Thursday, June 21, 2007

Branded Petrol and Disel, from Commodity to Brand

The other day while traveling in Bhuwaneswar, I saw the auto-rikswas purchasing the branded diesel, which is priced at a premium versus the normal diesel. And these auto guys run on ‘share-basis’ wherein they keep collecting customers on the way and dropping them to their destinations. They run on even thinner margins compared to the usual meter auto guys. I spoke to a few them to find out if they were actually getting mileage and performance out of the Branded diesel, for which the answer was in positive. I felt that was a vindication of the performance of the branded Diesel and felt this should be highlighted in the communication adopted by the petrol companies.

It was in the last few years that we have seen the launch of branded Petrol and Diesel by the major oil PSUs in the country along with the attempt to improve the petrol pumps itself. The Trigger was the imminent entry of private players into petrol and diesel retailing in the country. The secondary reason was an attempt to convert a commodity into a brand. A commodity is a product which cannot be differentiated and price becomes the only differentiating point and in a controlled economy situation where price would be same across different petrol pumps, the petroleum majors never had any incentive to either improve customer service or try to brand their products. But entry of competition has changed all that. The positive results of the introduction and adoption by vehicle drivers was mentioned in the newspapers a few months back and the example in the beginning reinforces the fact that the segment of branded petrol and Diesel would only grow in the near future.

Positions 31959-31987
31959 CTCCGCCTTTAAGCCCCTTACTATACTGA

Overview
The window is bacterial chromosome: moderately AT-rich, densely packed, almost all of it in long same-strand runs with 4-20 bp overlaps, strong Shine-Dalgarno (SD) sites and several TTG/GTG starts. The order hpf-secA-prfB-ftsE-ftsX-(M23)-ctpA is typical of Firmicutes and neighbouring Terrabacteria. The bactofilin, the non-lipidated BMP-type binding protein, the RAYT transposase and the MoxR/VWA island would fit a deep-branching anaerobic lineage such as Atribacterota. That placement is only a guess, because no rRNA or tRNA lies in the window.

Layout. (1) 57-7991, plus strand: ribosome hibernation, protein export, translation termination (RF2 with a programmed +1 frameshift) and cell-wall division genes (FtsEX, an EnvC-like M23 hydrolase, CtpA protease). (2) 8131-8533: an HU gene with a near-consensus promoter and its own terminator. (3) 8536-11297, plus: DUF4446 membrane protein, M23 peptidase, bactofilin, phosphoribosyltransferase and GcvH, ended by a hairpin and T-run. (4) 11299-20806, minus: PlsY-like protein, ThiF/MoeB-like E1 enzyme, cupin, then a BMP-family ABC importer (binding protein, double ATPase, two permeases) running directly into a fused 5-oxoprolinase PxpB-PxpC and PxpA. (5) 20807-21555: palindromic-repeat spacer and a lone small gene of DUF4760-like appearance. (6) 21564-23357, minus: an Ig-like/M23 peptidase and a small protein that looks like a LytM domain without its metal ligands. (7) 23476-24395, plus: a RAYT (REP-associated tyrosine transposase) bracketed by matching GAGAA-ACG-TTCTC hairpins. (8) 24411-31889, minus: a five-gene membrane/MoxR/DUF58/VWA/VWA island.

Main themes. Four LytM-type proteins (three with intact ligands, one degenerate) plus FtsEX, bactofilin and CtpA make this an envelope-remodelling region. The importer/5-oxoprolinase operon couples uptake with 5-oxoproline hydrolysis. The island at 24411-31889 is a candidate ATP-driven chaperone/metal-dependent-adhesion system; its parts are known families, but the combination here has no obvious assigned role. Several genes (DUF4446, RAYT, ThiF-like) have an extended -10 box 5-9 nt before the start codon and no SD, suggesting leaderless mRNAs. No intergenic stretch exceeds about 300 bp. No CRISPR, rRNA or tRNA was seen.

Sunday, June 10, 2007

A retail market for "ICE"

The other day I was getting my vehicle repaired in a road-side shop. It was mid-afternoon and the heat was unbearable, at 45-46 C. The mechanic was taking a long time for the minor repair and I had nothing to do but to wait. The area in which the repair shop was located would have one of the least prosperous areas of the city; one could call it a slum. In the area I observed one thing that was selling briskly was "ICE". There were some four-five make-shift shops which were selling ice to customers who would buy the ice and carry it home in small polyethylene packets. The customers in the mid-afternoon were women who after their normal grocery purchase were on their way back home. Each of the shop had at least 8-9 blocks of ice in stock which they would probably have to sell off by the end of the day and for five rupees they were selling a 6"X6" piece of ice which was pretty costly. This market of ice I though was a very good example of the market for low-income consumers. As has been said by people like CK Prahalad in BOP marketing and others, the low income consumers also need products and services which we would normally associate with an urban up-market consumer, here we are talking about the product "cold water" or "cold lemon drink”. Though the purchasing capacity is low, but if one provides these consumers with smaller quantities they are willing to buy and even at higher prices.